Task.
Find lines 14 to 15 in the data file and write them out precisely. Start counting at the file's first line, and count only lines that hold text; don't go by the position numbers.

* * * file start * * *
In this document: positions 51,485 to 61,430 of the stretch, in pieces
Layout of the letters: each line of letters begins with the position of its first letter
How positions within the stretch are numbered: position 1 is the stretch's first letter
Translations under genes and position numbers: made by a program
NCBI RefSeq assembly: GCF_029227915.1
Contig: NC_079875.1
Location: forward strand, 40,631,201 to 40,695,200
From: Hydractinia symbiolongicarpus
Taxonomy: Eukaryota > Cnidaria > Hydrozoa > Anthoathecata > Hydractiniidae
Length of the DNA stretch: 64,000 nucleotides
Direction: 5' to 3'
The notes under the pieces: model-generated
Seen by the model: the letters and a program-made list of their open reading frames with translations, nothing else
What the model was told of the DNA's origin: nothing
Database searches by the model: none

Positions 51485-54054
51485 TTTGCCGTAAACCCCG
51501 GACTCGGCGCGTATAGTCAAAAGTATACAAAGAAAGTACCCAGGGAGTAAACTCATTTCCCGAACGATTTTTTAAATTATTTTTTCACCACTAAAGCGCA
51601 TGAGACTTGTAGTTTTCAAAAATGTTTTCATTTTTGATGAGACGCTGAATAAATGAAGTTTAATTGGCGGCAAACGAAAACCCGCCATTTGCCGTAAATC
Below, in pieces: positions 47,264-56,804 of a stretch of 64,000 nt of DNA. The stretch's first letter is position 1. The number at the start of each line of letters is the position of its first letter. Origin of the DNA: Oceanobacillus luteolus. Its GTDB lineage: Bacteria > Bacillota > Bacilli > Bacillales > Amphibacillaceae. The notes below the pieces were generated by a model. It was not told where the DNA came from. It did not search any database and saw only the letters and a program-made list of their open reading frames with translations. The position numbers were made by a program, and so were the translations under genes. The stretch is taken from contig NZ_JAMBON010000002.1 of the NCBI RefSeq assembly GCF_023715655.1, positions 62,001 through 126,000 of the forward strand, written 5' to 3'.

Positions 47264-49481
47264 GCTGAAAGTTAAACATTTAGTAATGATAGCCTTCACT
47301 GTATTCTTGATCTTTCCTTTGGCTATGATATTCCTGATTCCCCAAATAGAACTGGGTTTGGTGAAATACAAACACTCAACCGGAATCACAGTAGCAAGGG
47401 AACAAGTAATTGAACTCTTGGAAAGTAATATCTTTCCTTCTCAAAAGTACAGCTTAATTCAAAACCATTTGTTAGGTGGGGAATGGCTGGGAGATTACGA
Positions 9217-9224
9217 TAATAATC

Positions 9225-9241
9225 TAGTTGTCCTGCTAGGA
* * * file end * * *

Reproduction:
What the model was told of the DNA's origin: nothing
Database searches by the model: none